The broadest reasonable interpretation (BRI) standard in patent examination is frequently the subject of dispute between patent practitioners, who often emphasize the “reasonable” requirement, and patent examiners, who may rely more on the term “broadest.”

Within the last 14 months, several decisions by the Federal Circuit have clarified how the BRI standard should be applied in patent prosecution.[1] In these cases, the court emphasizes the importance of using the ordinary and customary meaning of claim terms that is consistent with the specification and drawings, as they would be interpreted by one of ordinary skill in the art. In particular, the court’s approach in these cases seems to emphasize the importance of the patent disclosure (claims, specification and drawings) above other sources in the determination of how broad of an interpretation is reasonable.

In Microsoft Corporation v. Proxyconn, Inc., the Federal Circuit reviewed the USPTO Patent Trial and Appeal Board’s (PTAB) interpretation of three clauses from the claims, and in each instance the court relied wholly on the disclosure in determining the appropriate scope of the claims. In the representative first example, the claim at issue was written to a system for data access in a data-switched network. Components of the system were described as a gateway “connected to the network in such a way that network packets sent between at least two other computers pass through it” and a caching computer connected to the gateway. The PTAB had concluded that the phrase “two other computers” could be interpreted to mean any computer, including the claimed caching computer.

In reversing the PTAB’s decision the court looked first to the claim language and then to the specification, noting that the “two other computers” were repeatedly identified separately from the caching computer in both the written description and the figures. The court summarized its reasons for reversing the PTAB stating that the PTAB’s construction of the terms “does not reasonably reflect the language and disclosure of the . . . patent.”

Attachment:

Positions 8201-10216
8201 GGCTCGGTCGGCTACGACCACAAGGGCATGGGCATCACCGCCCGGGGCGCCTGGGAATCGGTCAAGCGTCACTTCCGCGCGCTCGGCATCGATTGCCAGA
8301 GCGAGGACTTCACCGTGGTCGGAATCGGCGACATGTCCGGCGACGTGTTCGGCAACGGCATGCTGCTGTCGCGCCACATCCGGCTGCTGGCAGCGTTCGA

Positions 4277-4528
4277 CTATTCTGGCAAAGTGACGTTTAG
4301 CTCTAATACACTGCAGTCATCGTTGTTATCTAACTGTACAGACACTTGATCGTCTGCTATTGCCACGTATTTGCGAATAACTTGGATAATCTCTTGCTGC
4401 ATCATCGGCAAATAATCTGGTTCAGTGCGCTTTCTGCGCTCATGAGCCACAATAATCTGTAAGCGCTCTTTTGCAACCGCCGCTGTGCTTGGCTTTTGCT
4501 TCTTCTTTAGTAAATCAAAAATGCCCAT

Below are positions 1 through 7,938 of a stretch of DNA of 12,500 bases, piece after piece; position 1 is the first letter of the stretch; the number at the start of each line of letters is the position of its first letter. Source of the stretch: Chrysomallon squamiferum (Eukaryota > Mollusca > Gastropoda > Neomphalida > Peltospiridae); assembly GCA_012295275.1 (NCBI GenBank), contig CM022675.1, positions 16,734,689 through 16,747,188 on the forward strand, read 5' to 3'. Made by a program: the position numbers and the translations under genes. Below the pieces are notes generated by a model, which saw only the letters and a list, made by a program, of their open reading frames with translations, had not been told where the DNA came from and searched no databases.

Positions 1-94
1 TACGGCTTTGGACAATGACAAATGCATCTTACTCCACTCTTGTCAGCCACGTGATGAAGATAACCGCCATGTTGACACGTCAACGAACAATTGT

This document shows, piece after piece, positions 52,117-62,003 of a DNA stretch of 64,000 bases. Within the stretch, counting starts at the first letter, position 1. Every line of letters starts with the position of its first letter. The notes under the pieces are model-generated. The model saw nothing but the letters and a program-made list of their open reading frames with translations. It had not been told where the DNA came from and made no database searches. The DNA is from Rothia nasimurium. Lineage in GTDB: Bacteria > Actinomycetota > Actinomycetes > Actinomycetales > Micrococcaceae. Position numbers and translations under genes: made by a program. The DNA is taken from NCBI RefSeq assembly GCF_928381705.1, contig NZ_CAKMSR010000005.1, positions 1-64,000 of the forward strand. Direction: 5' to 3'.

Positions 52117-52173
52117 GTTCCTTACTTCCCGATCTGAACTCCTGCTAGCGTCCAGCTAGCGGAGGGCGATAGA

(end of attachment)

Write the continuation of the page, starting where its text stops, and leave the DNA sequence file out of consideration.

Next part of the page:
The more recent case, Cutsforth, Inc. v. Motivepower, Inc., illustrates a situation when the plain meaning of the terms is at issue. Here, the PTAB argued that the plain language of the claim limitation, “a projection extending from the mounting block,” encompassed a structure that recedes into a mounting block. Cutsforth contended that the ordinary and plain meaning of a projection requires that it jut out of its surroundings and, in support of its interpretation, provided the general dictionary definition of a projection as an “extension beyond something else.”

In reviewing the PTAB decision, the court found Cutsforth’s definition to be consistent with both the plain language of the claims (requiring a projection that “extends from the mounting block”) and the drawings. In contrast, the court found the PTAB’s interpretation of the claim language to be unreasonably broad because it was contrary to the ordinary meaning of the terms and lacked support in the disclosure. In particular, the court noted that there was no alternative definition of “projection” presented in the specification to justify a departure from the ordinary definition presented by Cutsforth and illustrated in the drawings.

Just two months prior to its decision in Cutsforth, the court reviewed the PTAB’s determination of the plain meaning of “circumferential ridges” under the BRI standard in Trivascular Inc. v. Samuels. Petitioner Trivascular argued that the PTAB’s interpretation of the terms as a raised strip disposed about the circumference of the outer surface of an inflatable cuff was unreasonably narrow in view of a common topological definition of “ridge,” which they alleged would include discontinuous peaks arranged in a circumferential pattern. In rejecting Trivascular’s interpretation as unreasonably broad, the court noted that “construing individual words of a claim without considering the context in which those words appear is simply not ‘reasonable.’”

Instead of adopting Trivascular’s definition, the court upheld the PTAB’s use of a general purpose dictionary definition for “ridge” as a raised strip. The court further explained that this more commonly used definition was more consistent with evidence from the written description and the drawings, while the definition of a topographical ridge was not.